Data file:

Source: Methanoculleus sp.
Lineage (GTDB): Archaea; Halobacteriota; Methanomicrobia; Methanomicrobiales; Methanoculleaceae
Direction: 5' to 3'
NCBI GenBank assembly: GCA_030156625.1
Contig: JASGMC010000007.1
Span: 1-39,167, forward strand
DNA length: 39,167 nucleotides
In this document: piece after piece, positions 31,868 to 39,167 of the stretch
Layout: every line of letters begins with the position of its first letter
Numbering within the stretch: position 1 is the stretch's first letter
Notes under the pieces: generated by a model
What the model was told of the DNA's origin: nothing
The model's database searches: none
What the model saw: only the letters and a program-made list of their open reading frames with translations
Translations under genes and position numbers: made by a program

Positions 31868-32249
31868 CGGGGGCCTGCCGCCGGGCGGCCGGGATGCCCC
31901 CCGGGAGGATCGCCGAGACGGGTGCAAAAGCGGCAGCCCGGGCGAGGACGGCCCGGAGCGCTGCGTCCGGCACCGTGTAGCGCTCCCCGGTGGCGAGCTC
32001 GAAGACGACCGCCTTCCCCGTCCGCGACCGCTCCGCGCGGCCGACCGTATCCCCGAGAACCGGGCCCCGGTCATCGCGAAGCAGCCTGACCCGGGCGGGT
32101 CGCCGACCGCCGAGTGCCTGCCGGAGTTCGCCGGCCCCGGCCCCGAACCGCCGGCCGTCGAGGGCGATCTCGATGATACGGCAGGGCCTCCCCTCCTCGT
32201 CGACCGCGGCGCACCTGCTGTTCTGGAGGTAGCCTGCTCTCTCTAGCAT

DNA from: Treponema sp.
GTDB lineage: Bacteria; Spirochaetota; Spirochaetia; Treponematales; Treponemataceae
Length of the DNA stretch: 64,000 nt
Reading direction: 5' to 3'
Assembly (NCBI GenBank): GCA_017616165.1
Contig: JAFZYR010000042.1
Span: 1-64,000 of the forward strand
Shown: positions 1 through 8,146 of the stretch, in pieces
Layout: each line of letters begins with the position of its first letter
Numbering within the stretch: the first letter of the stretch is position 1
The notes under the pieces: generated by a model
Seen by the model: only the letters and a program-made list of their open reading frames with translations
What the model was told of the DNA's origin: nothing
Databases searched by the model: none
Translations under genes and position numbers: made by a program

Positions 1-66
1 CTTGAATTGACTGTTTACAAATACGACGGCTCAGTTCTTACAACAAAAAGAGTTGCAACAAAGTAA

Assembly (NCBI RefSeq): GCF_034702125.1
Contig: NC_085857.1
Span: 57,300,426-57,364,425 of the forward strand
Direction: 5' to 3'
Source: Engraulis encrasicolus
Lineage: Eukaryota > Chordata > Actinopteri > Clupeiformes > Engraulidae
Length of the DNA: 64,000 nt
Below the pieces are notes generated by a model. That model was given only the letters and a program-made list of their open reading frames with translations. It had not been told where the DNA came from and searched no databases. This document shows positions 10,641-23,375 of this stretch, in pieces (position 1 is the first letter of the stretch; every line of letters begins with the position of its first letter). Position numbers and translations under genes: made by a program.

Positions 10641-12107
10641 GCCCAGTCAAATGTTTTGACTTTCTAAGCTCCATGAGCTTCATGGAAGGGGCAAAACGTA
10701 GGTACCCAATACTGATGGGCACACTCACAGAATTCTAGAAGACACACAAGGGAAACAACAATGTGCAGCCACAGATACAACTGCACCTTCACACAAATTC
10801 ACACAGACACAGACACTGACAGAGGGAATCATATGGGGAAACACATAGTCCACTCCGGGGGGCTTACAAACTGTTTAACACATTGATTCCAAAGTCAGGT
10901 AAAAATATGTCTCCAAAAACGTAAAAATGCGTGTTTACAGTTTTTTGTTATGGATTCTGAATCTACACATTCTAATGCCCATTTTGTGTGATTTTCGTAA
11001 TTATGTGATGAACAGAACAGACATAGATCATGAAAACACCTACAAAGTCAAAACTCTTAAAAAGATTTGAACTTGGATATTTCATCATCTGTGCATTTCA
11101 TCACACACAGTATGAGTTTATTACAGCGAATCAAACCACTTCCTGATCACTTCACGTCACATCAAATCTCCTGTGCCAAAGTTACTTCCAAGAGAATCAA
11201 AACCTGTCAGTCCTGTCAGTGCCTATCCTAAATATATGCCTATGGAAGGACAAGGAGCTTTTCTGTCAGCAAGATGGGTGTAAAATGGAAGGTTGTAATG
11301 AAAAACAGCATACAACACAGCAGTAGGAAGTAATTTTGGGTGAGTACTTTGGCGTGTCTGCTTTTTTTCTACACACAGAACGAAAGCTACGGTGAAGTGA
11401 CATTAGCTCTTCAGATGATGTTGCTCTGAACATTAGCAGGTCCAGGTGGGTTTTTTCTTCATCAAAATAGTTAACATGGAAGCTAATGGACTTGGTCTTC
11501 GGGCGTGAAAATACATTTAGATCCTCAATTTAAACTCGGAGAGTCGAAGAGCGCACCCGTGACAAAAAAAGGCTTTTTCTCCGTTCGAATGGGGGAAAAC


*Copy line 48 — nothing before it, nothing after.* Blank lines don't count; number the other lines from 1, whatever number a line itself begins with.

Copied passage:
10641 GCCCAGTCAAATGTTTTGACTTTCTAAGCTCCATGAGCTTCATGGAAGGGGCAAAACGTA